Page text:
Tag Archives: Tarboro

Robust Tarboro Jewish community in 19th & early 20th Century — first bank holding company in US had roots in Tarboro

Tarboro attracted its first Jewish citizens just before the Civil War, following the construction of the Wilmington & Weldon Railroad.

Tarboro and Edgecombe investors had influenced the railroad to build its main line through Edgecombe County instead of Wake County. A spur line was built off the main line, which is now the Nash-Edgecombe County line, to Tarboro. It connected Tarboro to the wider world.

With the railroad, Jewish citizens among many others came to town. By the late 19th Century, Tarboro was home to a Jewish community that was robust, prosperous and creative, although it never exceeded 15 families.   A hundred years later,  they were mostly gone. Several with origins in Tarboro’s Jewish community went on to have notable careers well beyond Edgecombe County, including an international “man of curiosity, mysticism, and luck,” and a ground-breaking, nationally prominent American banker and consumer champion (by then a Presbyterian) who established the first bank holding company in the United States and originated Morris Plan banks.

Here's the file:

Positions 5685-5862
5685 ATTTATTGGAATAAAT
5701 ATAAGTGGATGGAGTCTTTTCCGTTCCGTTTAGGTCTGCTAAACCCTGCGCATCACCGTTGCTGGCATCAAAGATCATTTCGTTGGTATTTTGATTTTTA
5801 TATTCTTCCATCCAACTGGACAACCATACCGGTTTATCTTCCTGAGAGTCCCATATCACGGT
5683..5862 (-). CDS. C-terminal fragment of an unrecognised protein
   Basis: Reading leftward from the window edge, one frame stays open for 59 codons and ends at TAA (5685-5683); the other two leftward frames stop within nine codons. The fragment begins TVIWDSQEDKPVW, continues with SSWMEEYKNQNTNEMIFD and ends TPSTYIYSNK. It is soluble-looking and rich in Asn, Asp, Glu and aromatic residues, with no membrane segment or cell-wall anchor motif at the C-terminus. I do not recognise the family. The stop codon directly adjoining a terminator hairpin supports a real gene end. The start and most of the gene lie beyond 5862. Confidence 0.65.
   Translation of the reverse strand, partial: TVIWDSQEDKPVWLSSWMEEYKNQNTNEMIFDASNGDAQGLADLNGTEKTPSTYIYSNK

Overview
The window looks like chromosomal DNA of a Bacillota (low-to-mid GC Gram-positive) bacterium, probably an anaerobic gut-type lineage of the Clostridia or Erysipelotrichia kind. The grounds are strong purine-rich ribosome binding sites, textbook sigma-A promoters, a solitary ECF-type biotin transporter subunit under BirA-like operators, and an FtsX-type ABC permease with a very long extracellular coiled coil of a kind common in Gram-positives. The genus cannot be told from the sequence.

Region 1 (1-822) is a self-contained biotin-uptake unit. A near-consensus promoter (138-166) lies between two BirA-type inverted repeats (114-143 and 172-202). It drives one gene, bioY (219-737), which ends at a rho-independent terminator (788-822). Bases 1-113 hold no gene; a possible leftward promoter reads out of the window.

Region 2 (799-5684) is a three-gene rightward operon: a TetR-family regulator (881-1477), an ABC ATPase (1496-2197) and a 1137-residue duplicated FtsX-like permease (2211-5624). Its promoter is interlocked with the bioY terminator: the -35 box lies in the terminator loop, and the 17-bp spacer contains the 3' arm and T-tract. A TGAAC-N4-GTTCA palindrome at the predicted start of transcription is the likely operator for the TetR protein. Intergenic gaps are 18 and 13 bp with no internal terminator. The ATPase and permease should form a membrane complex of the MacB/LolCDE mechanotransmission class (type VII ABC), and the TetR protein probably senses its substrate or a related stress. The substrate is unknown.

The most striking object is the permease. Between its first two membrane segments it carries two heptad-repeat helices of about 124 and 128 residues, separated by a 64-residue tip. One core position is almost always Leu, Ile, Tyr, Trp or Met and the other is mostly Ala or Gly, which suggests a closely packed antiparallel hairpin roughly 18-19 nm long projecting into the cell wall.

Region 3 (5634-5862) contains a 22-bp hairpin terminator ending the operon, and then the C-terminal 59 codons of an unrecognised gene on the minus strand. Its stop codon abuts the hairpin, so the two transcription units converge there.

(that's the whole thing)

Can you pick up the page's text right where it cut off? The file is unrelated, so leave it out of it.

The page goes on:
Arthur J. Morris, University of Virginia Archives

Harold Bernard “Dov” Shugar

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An odd bit of verse with an odd provenance about notable NC lawyers in the 19th Century